By now it is common knowledge that many of the leaders of the companies that develop and market computers and smartphones are hesitant to let their own children use the very devices their companies make and sell. It is a cautionary attitude that many school leaders would benefit from knowing.
For years the high priests of high tech and those in the pantheon of personal computer development have limited the use of technology among their children. As the New York Times pointed out last week in an article titled, “A Dark Consensus About Screens and Kids Begins to Emerge in Silicon Valley”:
Tim Cook, the C.E.O. of Apple, said earlier this year that he would not let his nephew join social networks. Bill Gates banned cellphones until his children were teenagers, and Melinda Gates wrote that she wished they had waited even longer. Steve Jobs would not let his young children near iPads.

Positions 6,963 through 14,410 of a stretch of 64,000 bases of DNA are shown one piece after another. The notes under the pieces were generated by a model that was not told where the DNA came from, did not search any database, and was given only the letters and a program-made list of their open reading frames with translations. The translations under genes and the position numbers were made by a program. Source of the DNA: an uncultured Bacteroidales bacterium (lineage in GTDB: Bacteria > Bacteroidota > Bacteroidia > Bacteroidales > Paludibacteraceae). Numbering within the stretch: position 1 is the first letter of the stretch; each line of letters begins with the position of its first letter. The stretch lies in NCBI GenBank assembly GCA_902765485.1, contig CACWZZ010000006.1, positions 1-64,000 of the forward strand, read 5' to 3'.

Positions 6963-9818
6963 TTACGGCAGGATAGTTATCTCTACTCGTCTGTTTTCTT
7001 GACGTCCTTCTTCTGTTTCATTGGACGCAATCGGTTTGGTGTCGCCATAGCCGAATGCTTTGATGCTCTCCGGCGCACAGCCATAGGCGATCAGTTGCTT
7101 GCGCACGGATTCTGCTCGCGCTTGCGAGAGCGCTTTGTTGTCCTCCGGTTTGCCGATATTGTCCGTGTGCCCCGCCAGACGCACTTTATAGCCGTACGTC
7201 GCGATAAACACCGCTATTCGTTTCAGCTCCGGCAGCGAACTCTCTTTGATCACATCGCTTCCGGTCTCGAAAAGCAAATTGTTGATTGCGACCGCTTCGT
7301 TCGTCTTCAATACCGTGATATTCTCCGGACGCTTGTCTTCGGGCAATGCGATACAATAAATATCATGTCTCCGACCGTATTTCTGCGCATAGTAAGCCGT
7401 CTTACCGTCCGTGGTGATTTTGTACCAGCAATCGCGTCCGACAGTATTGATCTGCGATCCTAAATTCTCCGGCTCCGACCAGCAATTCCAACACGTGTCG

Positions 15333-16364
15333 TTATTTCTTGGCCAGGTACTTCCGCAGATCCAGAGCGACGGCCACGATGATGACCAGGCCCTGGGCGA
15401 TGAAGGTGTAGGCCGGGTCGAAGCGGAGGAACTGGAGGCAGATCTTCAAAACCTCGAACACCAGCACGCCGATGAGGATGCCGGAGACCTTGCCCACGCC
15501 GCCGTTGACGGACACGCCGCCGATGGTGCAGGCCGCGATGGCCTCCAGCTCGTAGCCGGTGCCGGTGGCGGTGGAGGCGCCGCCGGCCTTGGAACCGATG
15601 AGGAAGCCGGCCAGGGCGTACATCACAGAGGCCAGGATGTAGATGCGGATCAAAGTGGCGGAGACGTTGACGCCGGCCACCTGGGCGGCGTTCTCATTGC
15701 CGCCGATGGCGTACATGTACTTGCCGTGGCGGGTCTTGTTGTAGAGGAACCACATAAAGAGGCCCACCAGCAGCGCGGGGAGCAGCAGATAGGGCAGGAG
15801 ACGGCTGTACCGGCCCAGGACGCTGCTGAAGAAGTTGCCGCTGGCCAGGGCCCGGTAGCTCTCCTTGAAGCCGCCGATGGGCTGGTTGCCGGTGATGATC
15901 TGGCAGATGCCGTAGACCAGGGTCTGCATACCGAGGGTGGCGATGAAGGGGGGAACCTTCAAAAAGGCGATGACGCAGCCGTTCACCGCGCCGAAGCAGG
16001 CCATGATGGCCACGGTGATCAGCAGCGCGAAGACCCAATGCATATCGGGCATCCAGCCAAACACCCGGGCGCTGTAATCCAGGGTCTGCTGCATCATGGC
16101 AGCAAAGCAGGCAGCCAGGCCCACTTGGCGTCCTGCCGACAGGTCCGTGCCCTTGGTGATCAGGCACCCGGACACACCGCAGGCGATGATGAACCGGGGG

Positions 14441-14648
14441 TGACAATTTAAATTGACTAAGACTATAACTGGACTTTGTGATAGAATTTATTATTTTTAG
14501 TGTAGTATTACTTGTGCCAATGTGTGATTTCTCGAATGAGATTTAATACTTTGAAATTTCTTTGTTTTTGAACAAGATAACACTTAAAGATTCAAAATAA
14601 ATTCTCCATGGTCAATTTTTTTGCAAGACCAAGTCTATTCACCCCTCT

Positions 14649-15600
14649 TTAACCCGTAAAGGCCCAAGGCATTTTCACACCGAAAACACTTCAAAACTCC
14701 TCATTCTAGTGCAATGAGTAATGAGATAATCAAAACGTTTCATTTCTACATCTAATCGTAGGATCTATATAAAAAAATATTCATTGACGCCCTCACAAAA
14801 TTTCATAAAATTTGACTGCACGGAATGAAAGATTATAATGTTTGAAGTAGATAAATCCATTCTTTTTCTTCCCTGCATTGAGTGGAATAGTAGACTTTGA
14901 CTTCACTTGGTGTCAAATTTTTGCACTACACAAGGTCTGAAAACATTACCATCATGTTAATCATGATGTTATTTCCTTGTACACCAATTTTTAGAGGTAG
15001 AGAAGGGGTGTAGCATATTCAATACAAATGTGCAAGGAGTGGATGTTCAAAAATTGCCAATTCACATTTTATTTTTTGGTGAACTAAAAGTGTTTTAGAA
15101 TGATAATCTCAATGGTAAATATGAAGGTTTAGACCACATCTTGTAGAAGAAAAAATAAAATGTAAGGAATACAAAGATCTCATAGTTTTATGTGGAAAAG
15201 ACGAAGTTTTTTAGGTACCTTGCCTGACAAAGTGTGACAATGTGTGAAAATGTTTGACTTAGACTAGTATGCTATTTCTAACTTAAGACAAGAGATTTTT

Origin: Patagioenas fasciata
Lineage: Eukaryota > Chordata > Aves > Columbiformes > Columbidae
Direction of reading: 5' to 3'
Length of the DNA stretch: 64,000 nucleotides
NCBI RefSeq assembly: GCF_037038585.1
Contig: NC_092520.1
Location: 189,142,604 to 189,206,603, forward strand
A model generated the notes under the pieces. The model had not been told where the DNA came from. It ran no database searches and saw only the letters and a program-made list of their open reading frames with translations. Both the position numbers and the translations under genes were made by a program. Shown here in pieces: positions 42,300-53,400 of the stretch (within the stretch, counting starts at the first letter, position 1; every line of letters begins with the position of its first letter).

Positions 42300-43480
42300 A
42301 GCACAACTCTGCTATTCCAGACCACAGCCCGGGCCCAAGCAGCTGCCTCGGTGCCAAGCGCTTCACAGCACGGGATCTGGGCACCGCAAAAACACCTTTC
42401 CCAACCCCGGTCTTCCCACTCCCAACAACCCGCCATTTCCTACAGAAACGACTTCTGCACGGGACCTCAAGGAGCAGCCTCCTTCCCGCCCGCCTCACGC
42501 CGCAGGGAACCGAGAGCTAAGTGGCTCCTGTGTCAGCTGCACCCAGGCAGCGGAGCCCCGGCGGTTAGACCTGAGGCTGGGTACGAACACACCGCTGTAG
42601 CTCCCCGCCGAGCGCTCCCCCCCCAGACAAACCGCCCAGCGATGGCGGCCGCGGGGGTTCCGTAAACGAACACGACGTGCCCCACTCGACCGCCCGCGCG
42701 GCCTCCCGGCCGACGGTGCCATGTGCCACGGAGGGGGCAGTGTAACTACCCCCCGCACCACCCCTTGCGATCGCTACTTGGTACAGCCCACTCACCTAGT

It seems that the people who know the most about technology are the ones most worried about its use by children. Why?
“On the scale between candy and crack cocaine,” Chris Anderson told the Times, “it’s closer to crack cocaine.” Anderson is the former editor of Wired, founded GeekDad.com, and is now the chief executive of a robotics and drone company. “This is going straight to the pleasure centers of the developing brain. This is beyond our capacity as regular parents to understand.”
His children, he said, attended private elementary school which introduced iPads and smart whiteboards, only to “descend into chaos and then pull back from it all.”
The concern has always been there, but, says the Times,
… in the last year, a fleet of high-profile Silicon Valley defectors have been sounding alarms in increasingly dire terms about what these gadgets do to the human brain. Suddenly rank-and-file Silicon Valley workers are obsessed. No-tech homes are cropping up across the region. Nannies are being asked to sign no-phone contracts.
Of course this makes you wonder why companies whose leaders are fearful of the consequences of their products still promote them for home and school use. It should also be a warning to school leaders, many of whom appear not to have gotten the memo that technology is not necessarily their friend, and could, in many cases, very well be a formidable enemy.